Check about the study on Mindful Exercise in the New York Times, which talked about a Harvard study that basically concluded that hotel maids who believed that their work was exercise became physically healthier -- might it be that they take more pride in their work once informed and therefore they perform the same actions more vigorously and with a more cheerful, healthier attitude?
Positivity rocks... and pessimism wouldn't work anyway. But:
Uncovering Fear As Optimism:
"There is no difference between a pessimist who says 'Oh it's hopeless so don't bother doing anything ' and an optimist who says 'don't bother doing anything it will all work out anyway.' Either way nothing Happens." ~Yvon Chouinard founder of Patagonia

How to Enjoy Whatever You Do
Like most modern urbanites, I often encounter cars sporting the wannabe
inspirational bumper sticker that reads, “Do what you love, love what you do.” Yes, I’d
love to be doing what I love (“I’d rather be speedcubing”), but I’m busy driving “my
other car” to school right now. So, is the counsel of this maxim fundamentally
unrealizable? Perhaps, but the underlying sentiment is sound. Though we can't always do
what we love most, and it is often difficult to love what we must do, it is possible to make
nearly any situation infinitely more pleasant by simply changing our perspective. We
merely have to rewire our mental connections to perceive our current endeavors as fun,
interesting, or beneficial.
A good way to begin is by learning to reframe the unpleasantness we already
encounter in day-to-day life. Even the luckiest of us meet apparent misfortune on a
weekly, if not daily basis: appliances break, critical details are forgotten, disasters
materialize before us. This is no accident; if the universe had its way, all matter would
decompose to Iron-56 and bumble aimlessly about in the space-time continuum
at 4 degrees Kelvin. Entropy is not our friend. And nature always has its way,
eventually. “Eventually” isn’t for a while though, so until then, let’s make the best of the
misfortunes that befall us.
To do this, it is useful to create hypothetical situations in which our seemingly
unpleasant circumstances could be desirable. For example, when ordered to do pushups
in P.E. class for failing to properly dispose of chewing gum, consider this: overweight
adults pay personal trainers no small amount of money to motivate them to do that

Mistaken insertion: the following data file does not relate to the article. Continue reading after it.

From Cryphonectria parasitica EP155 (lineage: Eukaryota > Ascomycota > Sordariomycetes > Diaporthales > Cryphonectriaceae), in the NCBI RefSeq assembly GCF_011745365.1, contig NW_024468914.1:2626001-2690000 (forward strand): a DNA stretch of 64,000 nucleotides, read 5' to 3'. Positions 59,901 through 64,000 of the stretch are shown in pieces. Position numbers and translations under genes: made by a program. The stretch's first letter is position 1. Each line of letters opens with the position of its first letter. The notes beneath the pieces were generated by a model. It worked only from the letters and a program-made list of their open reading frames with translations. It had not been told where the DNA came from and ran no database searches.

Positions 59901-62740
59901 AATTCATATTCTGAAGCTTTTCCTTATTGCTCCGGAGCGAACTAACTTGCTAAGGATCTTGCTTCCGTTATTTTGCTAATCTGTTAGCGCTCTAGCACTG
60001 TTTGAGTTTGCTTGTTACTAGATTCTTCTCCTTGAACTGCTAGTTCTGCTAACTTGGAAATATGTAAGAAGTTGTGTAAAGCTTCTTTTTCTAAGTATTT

same “punitive” exercise. When viewed in a positive light, this “punishment” is actually
beneficial to its “sufferer.”
Likewise, when something goes “wrong” or “breaks,” do not immediately judge
the occurrence a stroke of bad luck. Think about it: for every major plane crash, there’s
probably someone who missed the flight. Similarly, there’s an excellent chance that
right now, somewhere, somebody is getting very, very rich (in an ethical way) from our
current economic crisis. The key to dispelling disappointment in the face of disaster is to
remind ourselves that, in the moment, all we know is that something has happened, not
whether it will ultimately lead to good or bad. Don’t wallow in wistfulness; instead, seek
out and seize opportunities budding from the calamity itself.
Even in the absence of a crisis, there’s mental prestidigitation to be practiced.
We forfeit countless opportunities by approaching potentially positive situations with a
needlessly negative mindset. For example, ebullient friends, convinced that we too will
be enraptured by their life’s new all-consuming passion (be it Nintendo Wii, haiku, or
trout racing), might beseech us to give their new favorite activity a try.
We silently groan.
But maybe we shouldn’t. There is some reason they find this activity so
enjoyable; if we can’t see why, perhaps we’re simply not looking in the right place. Say
they’re trying to convince us that meditation is the greatest thing in the entire world.
Maybe a friend simply isn’t the best spokesperson. For that reason, it’s immensely
helpful to find an explanatory book written by an eloquent master of the art. Especially
focus on passages revealing how meditation first captured the author’s interest. Similarly,
when actually beginning to practice, it is extremely advantageous to find the best teacher
A pro can also help indirectly; it’s amazing how inspiring a virtuoso performance
can be. If trying to convince yourself to play the Indian tabla drums for example, hop
onto YouTube and search “Indian tabla drums virtuoso.” “OMG soooooooooo good i
wanna learn!!!” is an actual comment from the site.
Furthermore, realize that a new discipline might not be gratifying at all for quite
a while – a practitioner must surpass a certain skill threshold before the activity yields
significant enjoyment. Expect this. However, still optimize the initial interest-to-difficulty
ratio. Select the best possible starting conditions; with the tabla example, choose a piece
that’s maximally engaging but still within a beginner’s reach.
In general, simply be unashamedly cognizant of whatever good may be present in
your current situation. I’m not saying “only look on the bright side of things,” I’m just
encouraging you not to create imagined darkness where it doesn’t exist and has no need
to be. Just recognize that there’s plenty to enjoy right here, right now! So instead of
cursing the “wasted” minutes of my daily drive to school, maybe I’ll spend that
irreplaceable sliver of unoccupied time meditating to an MP3 of the melodic rhythms of
an expert tabla player.